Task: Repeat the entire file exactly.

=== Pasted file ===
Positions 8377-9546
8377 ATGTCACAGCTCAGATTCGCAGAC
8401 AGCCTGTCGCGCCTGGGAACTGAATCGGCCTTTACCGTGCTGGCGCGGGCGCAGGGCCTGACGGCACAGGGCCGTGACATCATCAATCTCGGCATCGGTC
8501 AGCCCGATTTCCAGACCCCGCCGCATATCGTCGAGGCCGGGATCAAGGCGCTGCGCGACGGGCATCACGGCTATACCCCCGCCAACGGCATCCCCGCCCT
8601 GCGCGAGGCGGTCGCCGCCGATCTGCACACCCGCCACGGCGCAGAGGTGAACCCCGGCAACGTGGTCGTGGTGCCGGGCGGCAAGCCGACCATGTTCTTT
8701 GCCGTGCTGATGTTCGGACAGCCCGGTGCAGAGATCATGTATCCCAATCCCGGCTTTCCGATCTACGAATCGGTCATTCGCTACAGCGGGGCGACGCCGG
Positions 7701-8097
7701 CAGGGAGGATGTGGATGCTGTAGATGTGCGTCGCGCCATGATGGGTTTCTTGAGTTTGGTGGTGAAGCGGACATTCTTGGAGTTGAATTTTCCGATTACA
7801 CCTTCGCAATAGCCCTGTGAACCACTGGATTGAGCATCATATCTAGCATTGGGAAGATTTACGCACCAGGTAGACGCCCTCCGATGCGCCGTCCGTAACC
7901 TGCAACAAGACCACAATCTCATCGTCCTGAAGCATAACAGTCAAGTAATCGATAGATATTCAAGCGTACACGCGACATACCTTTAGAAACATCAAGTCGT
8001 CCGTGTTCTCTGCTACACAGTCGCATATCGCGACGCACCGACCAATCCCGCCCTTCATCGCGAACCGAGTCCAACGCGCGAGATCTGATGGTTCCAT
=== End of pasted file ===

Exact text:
Positions 8377-9546
8377 ATGTCACAGCTCAGATTCGCAGAC
8401 AGCCTGTCGCGCCTGGGAACTGAATCGGCCTTTACCGTGCTGGCGCGGGCGCAGGGCCTGACGGCACAGGGCCGTGACATCATCAATCTCGGCATCGGTC
8501 AGCCCGATTTCCAGACCCCGCCGCATATCGTCGAGGCCGGGATCAAGGCGCTGCGCGACGGGCATCACGGCTATACCCCCGCCAACGGCATCCCCGCCCT
8601 GCGCGAGGCGGTCGCCGCCGATCTGCACACCCGCCACGGCGCAGAGGTGAACCCCGGCAACGTGGTCGTGGTGCCGGGCGGCAAGCCGACCATGTTCTTT
8701 GCCGTGCTGATGTTCGGACAGCCCGGTGCAGAGATCATGTATCCCAATCCCGGCTTTCCGATCTACGAATCGGTCATTCGCTACAGCGGGGCGACGCCGG
Positions 7701-8097
7701 CAGGGAGGATGTGGATGCTGTAGATGTGCGTCGCGCCATGATGGGTTTCTTGAGTTTGGTGGTGAAGCGGACATTCTTGGAGTTGAATTTTCCGATTACA
7801 CCTTCGCAATAGCCCTGTGAACCACTGGATTGAGCATCATATCTAGCATTGGGAAGATTTACGCACCAGGTAGACGCCCTCCGATGCGCCGTCCGTAACC
7901 TGCAACAAGACCACAATCTCATCGTCCTGAAGCATAACAGTCAAGTAATCGATAGATATTCAAGCGTACACGCGACATACCTTTAGAAACATCAAGTCGT
8001 CCGTGTTCTCTGCTACACAGTCGCATATCGCGACGCACCGACCAATCCCGCCCTTCATCGCGAACCGAGTCCAACGCGCGAGATCTGATGGTTCCAT